Ireland’s resurgence in rowing continued at the Lagoa Stadium near Ipanema when both lightweight double sculls teams qualified for their respective Olympics finals in Rio.
First, Claire Lambe and Sinead Lynch qualified for the women’s final by coming third behind the Netherlands and Canada, with just over two seconds to spare over Denmark in fourth.
Then, the O’Donovan brothers, Gary and Paul, overtook the fading British crew past the midway point to also book their place in tomorrow’s finals.
The Skibbereen duo were three seconds clear of the British pair of Will Fletcher and Richard Chambers, with only France and the USA faster than them, and the O’Donovans did indeed record the third-fastest time across both semi-finals, though neither is reading much significance into that.
Analysing their qualification, Paul O’Donovan said: “We knew the French were very quick starters and the British are as well, but ourselves and America, we always pace it more. The first strokes we go out hard but then we settle early.
“We knew if we stuck in there with the Americans, we’d truck on through down the middle.
“The British all year have been dying towards the last 500m, so we kept that in the back of our minds that we’ve had a good finish and they’ve had a bit of a slow one so we knew we could come through them at the end and that’s what happened.
“We were third in the end. We’d like to have won the thing but we have another chance of that tomorrow.
“Lane 1? How bad. We’ll take it. Number one, we’ll try and keep it going.”
For brother Gary, reaching the decider is a significant achievement, but he wasn’t going to take it granted earlier in the week: “It’s very exciting to be in an Olympic Final. There was no point thinking about the final yesterday or the day before.
“We had to get through the semi-final to be in with a chance of winning a medal. So the priority was to get through this race.
“And now we’re through, we can start planning and look forward and get excited about the final.”
For Lambe and Lynch, a bit of additional resolve was needed to climb from fourth to the qualifying position of third from halfway, in what was a tight finish ultimately.
Dubliner Lambe is enthused about holding off the Danish crew to reach the decider: “We’re absolutely delighted.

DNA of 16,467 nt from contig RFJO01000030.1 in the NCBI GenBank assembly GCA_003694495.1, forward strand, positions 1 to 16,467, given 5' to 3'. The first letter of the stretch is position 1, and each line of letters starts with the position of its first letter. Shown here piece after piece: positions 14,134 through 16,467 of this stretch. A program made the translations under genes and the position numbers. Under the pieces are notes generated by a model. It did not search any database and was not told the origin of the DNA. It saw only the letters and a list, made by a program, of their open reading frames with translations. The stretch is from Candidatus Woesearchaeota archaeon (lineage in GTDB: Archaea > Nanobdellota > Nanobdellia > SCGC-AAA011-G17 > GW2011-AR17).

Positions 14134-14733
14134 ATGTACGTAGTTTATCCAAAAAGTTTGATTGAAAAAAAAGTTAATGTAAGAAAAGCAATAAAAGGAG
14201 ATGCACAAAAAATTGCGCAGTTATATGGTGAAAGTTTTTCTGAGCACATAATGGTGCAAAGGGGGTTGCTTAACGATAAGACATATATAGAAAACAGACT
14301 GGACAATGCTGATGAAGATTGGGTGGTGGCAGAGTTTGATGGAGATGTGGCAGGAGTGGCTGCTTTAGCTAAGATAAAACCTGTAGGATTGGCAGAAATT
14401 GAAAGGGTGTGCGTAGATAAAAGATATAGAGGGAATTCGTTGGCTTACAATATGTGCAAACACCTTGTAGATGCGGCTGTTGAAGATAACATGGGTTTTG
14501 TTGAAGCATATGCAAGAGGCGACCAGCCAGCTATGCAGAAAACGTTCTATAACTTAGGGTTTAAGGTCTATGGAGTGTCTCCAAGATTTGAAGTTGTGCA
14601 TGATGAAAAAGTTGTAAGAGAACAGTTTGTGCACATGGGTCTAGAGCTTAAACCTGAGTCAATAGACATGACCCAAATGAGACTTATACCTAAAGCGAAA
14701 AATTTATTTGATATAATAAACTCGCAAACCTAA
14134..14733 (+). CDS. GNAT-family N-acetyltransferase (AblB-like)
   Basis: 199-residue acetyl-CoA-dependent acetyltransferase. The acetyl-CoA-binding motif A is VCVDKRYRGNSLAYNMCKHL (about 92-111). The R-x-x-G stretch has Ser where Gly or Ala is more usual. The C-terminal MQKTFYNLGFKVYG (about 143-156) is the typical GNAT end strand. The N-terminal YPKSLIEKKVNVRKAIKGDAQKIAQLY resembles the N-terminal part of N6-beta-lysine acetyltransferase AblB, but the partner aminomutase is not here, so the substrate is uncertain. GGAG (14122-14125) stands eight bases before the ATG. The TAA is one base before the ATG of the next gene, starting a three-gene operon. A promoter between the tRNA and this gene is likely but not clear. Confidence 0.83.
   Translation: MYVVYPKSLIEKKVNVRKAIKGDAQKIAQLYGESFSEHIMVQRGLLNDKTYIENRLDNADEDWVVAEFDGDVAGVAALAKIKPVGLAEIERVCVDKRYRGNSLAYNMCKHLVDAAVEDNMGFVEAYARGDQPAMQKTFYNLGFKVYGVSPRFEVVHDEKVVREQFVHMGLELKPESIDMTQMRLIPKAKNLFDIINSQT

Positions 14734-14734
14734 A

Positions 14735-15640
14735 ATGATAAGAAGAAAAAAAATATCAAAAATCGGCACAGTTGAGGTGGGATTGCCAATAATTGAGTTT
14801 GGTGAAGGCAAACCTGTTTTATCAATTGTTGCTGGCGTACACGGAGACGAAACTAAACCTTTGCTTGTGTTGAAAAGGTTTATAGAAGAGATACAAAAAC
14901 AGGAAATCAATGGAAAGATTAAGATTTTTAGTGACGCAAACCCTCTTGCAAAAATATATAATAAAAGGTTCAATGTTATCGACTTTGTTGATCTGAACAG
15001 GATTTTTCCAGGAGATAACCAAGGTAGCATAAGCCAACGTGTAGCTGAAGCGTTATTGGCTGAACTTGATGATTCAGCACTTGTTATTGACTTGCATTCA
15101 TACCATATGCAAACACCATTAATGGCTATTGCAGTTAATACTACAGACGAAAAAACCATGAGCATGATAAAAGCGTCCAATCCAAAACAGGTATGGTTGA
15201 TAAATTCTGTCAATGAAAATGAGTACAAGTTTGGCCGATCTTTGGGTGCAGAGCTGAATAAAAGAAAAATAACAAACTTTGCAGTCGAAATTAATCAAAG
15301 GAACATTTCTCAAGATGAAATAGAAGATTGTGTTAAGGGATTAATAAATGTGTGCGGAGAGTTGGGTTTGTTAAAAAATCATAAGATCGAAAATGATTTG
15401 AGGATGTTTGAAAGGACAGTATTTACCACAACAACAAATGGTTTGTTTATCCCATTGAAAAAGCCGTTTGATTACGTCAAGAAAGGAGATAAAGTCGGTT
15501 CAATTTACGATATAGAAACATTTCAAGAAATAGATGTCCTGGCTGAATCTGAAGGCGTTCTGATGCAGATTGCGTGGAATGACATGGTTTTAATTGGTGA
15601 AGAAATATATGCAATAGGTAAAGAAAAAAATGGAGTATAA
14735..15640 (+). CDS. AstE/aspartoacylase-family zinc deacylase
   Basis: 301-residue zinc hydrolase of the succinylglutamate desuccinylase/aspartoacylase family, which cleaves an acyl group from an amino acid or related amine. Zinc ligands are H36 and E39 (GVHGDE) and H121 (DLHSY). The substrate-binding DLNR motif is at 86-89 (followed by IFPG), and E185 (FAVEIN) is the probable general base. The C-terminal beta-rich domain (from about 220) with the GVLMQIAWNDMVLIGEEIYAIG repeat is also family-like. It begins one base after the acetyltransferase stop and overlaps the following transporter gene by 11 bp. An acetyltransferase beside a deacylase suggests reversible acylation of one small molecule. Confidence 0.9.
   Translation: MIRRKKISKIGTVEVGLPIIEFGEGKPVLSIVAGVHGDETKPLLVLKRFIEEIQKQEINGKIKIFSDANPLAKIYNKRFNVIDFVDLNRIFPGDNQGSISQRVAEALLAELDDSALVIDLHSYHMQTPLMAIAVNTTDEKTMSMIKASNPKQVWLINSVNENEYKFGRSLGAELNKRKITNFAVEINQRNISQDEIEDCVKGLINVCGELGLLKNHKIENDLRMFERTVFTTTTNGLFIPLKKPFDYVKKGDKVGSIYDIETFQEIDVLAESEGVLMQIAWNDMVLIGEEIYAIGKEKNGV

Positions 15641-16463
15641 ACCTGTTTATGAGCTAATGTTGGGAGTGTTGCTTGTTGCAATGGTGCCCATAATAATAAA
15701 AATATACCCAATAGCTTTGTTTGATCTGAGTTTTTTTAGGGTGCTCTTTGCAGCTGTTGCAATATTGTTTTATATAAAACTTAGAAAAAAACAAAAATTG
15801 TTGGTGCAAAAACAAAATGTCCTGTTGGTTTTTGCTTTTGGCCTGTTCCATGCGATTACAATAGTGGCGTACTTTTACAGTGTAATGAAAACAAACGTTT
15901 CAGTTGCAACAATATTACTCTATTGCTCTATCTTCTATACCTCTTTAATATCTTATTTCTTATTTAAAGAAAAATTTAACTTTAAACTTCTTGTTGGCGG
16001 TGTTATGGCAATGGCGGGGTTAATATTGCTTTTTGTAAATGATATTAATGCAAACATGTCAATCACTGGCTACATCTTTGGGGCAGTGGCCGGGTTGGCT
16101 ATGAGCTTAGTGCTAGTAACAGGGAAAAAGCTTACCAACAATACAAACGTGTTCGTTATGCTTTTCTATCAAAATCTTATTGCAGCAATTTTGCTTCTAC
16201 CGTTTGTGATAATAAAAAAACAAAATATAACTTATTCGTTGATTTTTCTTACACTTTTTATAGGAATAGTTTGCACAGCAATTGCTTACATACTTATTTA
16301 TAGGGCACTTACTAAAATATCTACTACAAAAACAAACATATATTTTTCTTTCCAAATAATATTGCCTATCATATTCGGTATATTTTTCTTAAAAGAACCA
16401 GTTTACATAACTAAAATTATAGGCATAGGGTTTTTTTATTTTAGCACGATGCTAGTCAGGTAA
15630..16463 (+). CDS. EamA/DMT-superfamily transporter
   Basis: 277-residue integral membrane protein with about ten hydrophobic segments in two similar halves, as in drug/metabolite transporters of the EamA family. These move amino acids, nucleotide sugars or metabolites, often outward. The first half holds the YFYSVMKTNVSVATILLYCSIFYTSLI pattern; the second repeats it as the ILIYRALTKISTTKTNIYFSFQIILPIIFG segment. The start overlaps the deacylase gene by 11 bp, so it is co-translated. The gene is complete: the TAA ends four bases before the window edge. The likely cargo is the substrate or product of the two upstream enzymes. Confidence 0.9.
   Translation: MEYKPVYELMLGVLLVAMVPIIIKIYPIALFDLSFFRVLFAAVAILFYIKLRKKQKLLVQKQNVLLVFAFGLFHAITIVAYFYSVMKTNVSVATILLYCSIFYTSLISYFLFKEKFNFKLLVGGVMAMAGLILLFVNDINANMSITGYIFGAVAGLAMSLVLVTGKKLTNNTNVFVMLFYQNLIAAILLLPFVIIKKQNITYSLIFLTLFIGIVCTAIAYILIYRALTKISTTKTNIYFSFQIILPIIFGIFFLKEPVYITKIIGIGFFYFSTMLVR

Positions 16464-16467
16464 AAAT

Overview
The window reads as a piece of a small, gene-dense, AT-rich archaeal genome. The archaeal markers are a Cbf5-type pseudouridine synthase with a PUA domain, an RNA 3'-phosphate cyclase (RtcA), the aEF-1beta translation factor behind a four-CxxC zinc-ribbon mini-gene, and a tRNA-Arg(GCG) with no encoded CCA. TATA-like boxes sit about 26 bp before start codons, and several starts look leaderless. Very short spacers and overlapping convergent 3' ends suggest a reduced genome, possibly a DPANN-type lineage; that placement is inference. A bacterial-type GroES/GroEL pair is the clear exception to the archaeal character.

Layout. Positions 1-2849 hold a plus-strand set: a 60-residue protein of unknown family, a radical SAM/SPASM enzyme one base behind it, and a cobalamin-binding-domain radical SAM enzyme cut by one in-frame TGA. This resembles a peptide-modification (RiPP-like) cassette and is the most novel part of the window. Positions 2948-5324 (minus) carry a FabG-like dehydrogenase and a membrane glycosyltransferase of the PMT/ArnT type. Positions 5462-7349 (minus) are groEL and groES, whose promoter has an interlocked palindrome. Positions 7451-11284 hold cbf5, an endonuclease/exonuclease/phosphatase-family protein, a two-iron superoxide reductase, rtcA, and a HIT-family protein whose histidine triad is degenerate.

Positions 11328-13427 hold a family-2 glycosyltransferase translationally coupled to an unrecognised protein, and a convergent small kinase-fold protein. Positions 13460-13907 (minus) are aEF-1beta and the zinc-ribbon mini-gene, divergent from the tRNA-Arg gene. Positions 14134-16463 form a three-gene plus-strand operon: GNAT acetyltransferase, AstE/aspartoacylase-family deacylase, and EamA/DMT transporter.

“That was the goal coming here and I knew today was the race that could have been the big regret if it didn’t go the right way or if we hadn’t executed our best race.
“So it’s just kind of a relief as well. We’re ecstatic to be in that final as well. Now, anything can happen tomorrow.
“We got a good distance on the Danes and I knew we had to hold it down to the line. I knew they would come back on us because they are very good sprinters. We knew we were holding our rhythm well and holding our distance through the race and I was confident we could do it.”
With the men’s pair drawn for Lane 1 in their final, Lambe and Lynch will be in Lane 6, and Lambe approves of that: “Lane 6 is brilliant. Closer to the crowd! The crowd are fantastic, it’s amazing the amount who have come all the way out here. It’s brilliant.”
For Sinead Lynch, reaching the Olympic final is the culmination of her second career in rowing, having stepped away from the sport previously: “After the Worlds last year, we knew we were a good crew and we wanted to make the most of the year.
“I didn’t have a brilliant winter, technically I was working on a few things, and for it all to come good at the right time feels amazing.
“It feels absolutely fabulous. I suppose on two levels, the years I put in before and the journey coming back,
“It has been brilliant rowing with Claire, and if things didn’t work here, I could still say I really enjoyed that.
“But being away from my family for so much of this year, I felt if I hadn’t got the results here, then it would have been a waste.
“Being near the crowd for the final will be brilliant.”
Meanwhile, the O’Donovan brothers have been reflecting on their new-found fame due to the breath of fresh air their post-race interviews are breathing into the sport.
Paul remarked: “That went out everywhere! We didn’t think that would happen at all. We went out here thinking ‘that was grand’, and then we heard from home that it was doing this spiral thing on the interweb. Everyone was talking about it then.”
Says Gary: “We’re delighted about (the publicity). We love the sport of rowing and we’d do anything we can to promote it.
“We take great pride in it and we’re delighted we can be representatives and ambassadors for the sport, not just for Skibbereen and Skibbereen Rowing Club but the sport as well.”
Will their fame – and that of Lambe and Lynch - grow even more tomorrow?